Write an algorithm that detects meeting conflicts.
Google PMs are business leaders. As a result, they must be familiar with business issues. It’s not necessary for PMs to have business experience or formal business training. However, they do expect you to pick up business intuition and judgment quickly. Sample interview questions include:
- If you were Google’s CEO, would you be concerned about Microsoft?
- Should Google offer a StubHub competitor? That is, sell sports, concert, and theater tickets?
Also be prepared for behavioral interview questions such as Tell me a time when you had to influence engineering to build a particular feature. Google PM interviewers are relying more on behavioral interview questions in recent months.
What Not to Expect
Brain teasers, such as logic puzzles, are rarely used in today’s Google PM interviews. Google’s HR department found a low correlation between job performance and a candidate’s ability to solve brain teasers Examples of brain teasers include:
- I roll two dice. What is the probability that the 2nd number is greater than the 1st?
- What’s 27 x 27 without using a calculator or paper?
However, hypothetical questions have not been banned at all. Hypothetical questions are imaginary situations that ARE related to the job. (This is in contrast with brain teasers, which ARE NOT related to the job.) Examples of hypothetical questions include How would you design an algorithm to source data from the USDA and display on Google nutrition?
How to Prepare
Here’s what I’d recommend to get ready for the Google PM interview:
Review tech blogs, such as Stratechery.
- Product design. Practice leading design discussions using a framework. (Need a framework? Try CIRCLES Method: http://qr.ae/i6kRM). Start with possible personas and detail use cases. Prioritize use cases and brainstorm solutions. Many PM candidates (wrongly) suggest solutions that are incremental or derivatives of a competitor’s feature set. The Google interviewers are evaluating your creativity, and they place a big emphasis on big ideas (aka “moonshots”). Inspire them with unique, compelling ideas. Drawing wireframes on a whiteboard will help illustrate your ideas. To practice, download a wireframing tool like Balsamiq.
Alsostudy popular web and mobile design patterns for inspiration.
- Technical. Coding questions are unlikely during the phone interviews. But if you are invited to an on-site interview, you must prepare for programming interviews. The technical interviewer does not expect your programming syntax to be perfect, but you should have sufficient mastery of technical concepts so that you can participate in technical discussions and help make technical trade-offs. I would recommend going over computer science fundamentals and practicing a couple coding questions One of my favorite resources is How to Ace the Software Engineering Interview Also be prepared to describe key technologies including search engines, machine learning, and MapReduce.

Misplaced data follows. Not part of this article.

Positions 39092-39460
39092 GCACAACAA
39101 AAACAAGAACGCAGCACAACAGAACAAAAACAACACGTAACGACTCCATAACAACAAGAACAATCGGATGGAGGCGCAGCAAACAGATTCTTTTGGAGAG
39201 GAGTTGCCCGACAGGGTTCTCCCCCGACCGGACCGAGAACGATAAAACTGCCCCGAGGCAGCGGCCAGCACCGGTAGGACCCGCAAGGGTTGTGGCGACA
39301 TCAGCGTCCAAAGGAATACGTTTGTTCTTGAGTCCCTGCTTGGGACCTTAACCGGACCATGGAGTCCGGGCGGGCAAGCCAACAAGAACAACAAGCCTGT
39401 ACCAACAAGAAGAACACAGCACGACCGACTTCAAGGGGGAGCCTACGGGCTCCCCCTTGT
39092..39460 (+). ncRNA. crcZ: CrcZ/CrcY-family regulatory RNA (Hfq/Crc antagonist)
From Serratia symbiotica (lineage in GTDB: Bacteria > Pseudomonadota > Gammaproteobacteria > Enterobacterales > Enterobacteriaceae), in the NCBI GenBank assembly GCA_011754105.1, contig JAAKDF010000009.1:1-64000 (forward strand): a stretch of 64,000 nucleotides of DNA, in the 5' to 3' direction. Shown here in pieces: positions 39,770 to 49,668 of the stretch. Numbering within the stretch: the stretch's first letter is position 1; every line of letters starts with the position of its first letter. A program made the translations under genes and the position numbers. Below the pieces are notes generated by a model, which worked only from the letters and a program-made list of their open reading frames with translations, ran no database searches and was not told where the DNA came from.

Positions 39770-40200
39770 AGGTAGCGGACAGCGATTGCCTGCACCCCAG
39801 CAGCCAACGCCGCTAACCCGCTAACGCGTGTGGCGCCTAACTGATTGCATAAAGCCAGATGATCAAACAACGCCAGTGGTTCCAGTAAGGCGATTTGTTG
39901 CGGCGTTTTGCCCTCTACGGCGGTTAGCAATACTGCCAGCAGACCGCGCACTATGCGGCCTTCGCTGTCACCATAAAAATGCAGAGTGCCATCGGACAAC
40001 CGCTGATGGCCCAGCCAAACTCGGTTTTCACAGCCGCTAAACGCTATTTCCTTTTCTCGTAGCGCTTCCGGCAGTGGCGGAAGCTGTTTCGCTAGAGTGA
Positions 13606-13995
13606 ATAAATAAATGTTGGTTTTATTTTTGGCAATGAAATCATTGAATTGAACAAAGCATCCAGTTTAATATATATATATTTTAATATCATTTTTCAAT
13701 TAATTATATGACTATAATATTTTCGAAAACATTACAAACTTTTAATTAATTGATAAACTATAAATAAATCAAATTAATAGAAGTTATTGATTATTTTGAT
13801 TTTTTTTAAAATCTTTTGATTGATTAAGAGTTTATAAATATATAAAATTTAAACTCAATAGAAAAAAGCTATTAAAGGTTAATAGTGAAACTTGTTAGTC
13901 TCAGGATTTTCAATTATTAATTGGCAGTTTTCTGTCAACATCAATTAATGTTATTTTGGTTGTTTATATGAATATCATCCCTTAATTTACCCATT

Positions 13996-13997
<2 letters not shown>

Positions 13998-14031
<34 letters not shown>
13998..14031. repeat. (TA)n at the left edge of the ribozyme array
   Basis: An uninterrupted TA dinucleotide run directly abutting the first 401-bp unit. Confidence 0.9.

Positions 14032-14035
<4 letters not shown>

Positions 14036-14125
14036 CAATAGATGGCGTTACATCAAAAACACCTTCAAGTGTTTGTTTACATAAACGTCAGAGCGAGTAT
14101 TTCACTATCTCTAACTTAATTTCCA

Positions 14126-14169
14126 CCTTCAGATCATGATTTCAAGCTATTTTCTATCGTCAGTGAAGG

- Analytical. Prepare for estimation questions such as How many queries per second does Gmail get? Get well-versed in product launch metrics and A/B testing, including interpretation of results.
- Strategy. Use a framework to structure your strategy discussions If you’re not familiar with strategy or frameworks, Porter’s Five Forces is a good start.
- Cultural fit. Understand what it means to be
Googleyby reading Google’s corporate philosophy. Review Google’s Android design principles. Optional readings: Google’s visual asset guidelines and Steven Levy’s 2007 (but still useful) article on the Google APM program Another optional, but more in-depth (and recent) perspective, read Steven Levy’s “In the Plex: How Google Thinks, Works, and Shapes Our Lives.”
Facebook Interview Summary
Video Call Directions (1st set of interviews)
This email is geared to help you prepare for your interview here at Facebook. Note that you will typically be given 1 hypothetical product question (typically in relation to a FB product or feature, but could be any product), and that each interview will be looking for a different signal as it relates to either Execution or Product sense. As the PM is the central brain of the product team, our hypothetical questions will give you the opportunity to showcase your critical thinking and how you logically structure your approach to product development in X hypothetical product-situation.
At Facebook, our business is driven by the people using our products. Whether you’re currently building products for other businesses, or directly for consumers, please note that product-metrics are distinct from revenue-metrics, and that your interviewer will typically be listening for the former type unless asking specifically for the latter. Please also note that product metrics at Facebook almost always roll up into overarching Facebook goal metrics, for example, Daily/Monthly Active Users. Sometimes a small change can mean a win for one product or feature, yet can have ripple effects across the ecosystem.